LUNCH SESSION: 12:30 PM - 1:30 PM

Fireside Chat:
DEMYSTIFYING RURAL PHILANTHROPY

How can philanthropy work to dispel the dichotomy between “coastal elites” and “real America” and provide support to rural communities? Social impact initiatives in rural areas face unique challenges, opportunities, and organizational needs, which require nuanced understanding from funders based in rural and urban areas. This fireside chat will pair perspectives from philanthropy and social enterprise to explore the factors affecting efforts to fund change in rural America.

PAnelists:

Sara Chester and Molly Hemstreet: Executive Co-Directors, The Industrial Commons

Lavastian Glenn: Director, Racial and Economic Justice, The Nathan Cummings Foundation

Panelist Bios:

Sara Chester is the Executive Co-director for The Industrial Commons. She co-founded the organization in 2015 to create more opportunities for working class people in rural communities. She graduated from the University of North Carolina at Chapel Hill then returned to her hometown of Morganton, NC, to take a position at Burke Development, Inc., plant roots and start a family. Sara has worked in economic and community development for six years, focusing much of this time on place-based initiatives that grow local wealth. She was awarded an International Economic Development Council (IEDC) award for Innovative Economic Development and was named in 2017, along with Co-Director Molly Hemstreet, a J.M.K. Innovation Prize awardee. Sara enjoys being out in the woods, camping or hiking, and spending time with her husband and two kids.

Molly Hemstreet is the Executive Co-director for The Industrial Commons. She co-founded the organization in 2015 to support industrial workers across her region. She is a native of Morganton, NC where she continues to work and raise her family. After attending Duke University she returned home to teach in the public school system. She then worked for the Center for Participatory Change organizing economic development initiatives across rural Western NC in a response to the need for fair livelihoods. In 2008 she founded Opportunity Threads, currently the largest, US based worker-owned, cut and sew facility. She also co-founded the Carolina Textile District in 2013, a strategic value chain supporting the resurgence of textiles across the Carolinas. Molly serves on the national board of the Democracy at Work Institute (DAWI). She loves being with her family and, when she has time, she likes to play the fiddle.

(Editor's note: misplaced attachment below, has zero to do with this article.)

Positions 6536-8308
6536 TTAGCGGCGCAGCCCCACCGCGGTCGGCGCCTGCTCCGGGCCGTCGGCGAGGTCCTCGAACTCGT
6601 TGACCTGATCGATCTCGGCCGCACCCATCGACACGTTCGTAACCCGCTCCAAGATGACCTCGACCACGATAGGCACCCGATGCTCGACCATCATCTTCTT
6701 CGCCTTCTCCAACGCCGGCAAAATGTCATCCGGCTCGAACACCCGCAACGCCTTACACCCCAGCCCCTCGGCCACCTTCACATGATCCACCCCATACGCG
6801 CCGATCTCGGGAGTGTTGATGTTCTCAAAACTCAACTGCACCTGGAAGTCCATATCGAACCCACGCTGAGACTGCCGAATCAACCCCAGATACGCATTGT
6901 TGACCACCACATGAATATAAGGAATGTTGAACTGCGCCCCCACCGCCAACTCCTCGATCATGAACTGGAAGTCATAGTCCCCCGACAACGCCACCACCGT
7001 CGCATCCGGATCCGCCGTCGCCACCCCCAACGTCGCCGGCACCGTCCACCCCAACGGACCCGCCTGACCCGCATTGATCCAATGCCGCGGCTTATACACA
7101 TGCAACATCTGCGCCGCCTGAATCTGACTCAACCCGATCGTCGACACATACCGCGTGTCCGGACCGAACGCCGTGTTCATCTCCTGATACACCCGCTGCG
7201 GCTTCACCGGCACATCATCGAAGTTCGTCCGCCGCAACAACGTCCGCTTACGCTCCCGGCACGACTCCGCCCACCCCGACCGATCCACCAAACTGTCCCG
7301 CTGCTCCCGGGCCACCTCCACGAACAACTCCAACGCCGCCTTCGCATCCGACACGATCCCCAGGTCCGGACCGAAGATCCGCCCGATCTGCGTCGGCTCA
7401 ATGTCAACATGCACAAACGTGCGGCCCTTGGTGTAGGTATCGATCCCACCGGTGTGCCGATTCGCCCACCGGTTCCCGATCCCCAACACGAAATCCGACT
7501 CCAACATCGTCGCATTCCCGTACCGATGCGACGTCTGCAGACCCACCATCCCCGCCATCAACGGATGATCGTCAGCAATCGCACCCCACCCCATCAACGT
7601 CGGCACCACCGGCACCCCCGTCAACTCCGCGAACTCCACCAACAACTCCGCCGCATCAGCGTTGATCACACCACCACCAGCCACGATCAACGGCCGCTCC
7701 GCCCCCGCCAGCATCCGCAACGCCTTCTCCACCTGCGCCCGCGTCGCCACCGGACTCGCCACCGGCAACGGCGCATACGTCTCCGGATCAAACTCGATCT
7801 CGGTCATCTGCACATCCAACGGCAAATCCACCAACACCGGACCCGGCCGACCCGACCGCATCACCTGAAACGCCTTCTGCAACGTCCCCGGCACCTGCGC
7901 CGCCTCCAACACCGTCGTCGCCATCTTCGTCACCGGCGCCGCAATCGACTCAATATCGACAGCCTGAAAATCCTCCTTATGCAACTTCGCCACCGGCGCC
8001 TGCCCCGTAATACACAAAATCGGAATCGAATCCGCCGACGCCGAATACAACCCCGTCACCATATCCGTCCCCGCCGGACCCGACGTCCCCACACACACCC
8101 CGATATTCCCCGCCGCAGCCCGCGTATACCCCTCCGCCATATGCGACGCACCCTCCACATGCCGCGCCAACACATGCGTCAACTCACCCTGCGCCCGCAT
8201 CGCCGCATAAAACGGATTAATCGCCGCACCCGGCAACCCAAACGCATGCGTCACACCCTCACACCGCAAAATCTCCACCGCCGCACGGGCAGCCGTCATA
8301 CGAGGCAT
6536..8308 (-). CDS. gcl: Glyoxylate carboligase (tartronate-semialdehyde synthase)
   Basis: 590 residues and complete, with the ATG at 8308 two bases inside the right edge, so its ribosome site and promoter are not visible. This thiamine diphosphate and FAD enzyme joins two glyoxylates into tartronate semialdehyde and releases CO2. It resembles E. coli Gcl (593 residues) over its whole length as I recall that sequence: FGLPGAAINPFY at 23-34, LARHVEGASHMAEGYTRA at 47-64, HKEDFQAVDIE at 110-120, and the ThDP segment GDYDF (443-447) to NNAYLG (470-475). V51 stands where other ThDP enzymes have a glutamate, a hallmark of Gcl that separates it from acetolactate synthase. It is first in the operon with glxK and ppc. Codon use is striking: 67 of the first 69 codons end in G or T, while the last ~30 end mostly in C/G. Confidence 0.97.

Lavastian Glenn joined the Foundation in November 2018 as its Director, Racial and Economic Justice. She has nearly two decades of experience leading racial and economic justice through community-based problem solving and philanthropic strategy across the South. Most recently, Lavastian served as Program Director at the Mary Reynolds Babcock Foundation (MRBF) in Winston-Salem, North Carolina, which works to alleviate poverty and increase social and economic justice in 11 Southern states. There, she led a significant portfolio that brought together funders, community partners, and nonprofits to envision, design, and implement programs that build power, wealth, and racial justice in communities. Recognizing the historic role of the South in the civil rights movement and its ongoing, profound influence on the direction of the nation, she also helped create Grantmakers for Southern Progress, a working group of Southern and national philanthropic organizations committed to increasing investment and attention for structural change in the region.

Lavastian received a Bachelor of Arts degree in sociology from Wake Forest University and participated in a number of local, regional, and national trainings, including NeighborWorks, the People’s Institute for Survival and Beyond, Crossroads’ Dismantling Racism, the North Carolina People’s Coalition on Giving, the Southeastern Council of Foundations Hull Fellowship (2007), and the ABFE Connecting Leaders Fellowship (2012). She currently serves on the board of Neighborhood Funders Group and as a co-chair of Grantmakers for Southern Progress, a collaboration of funders that advocates for increased investments in the South for structural change and equitable outcomes for low-wealth communities.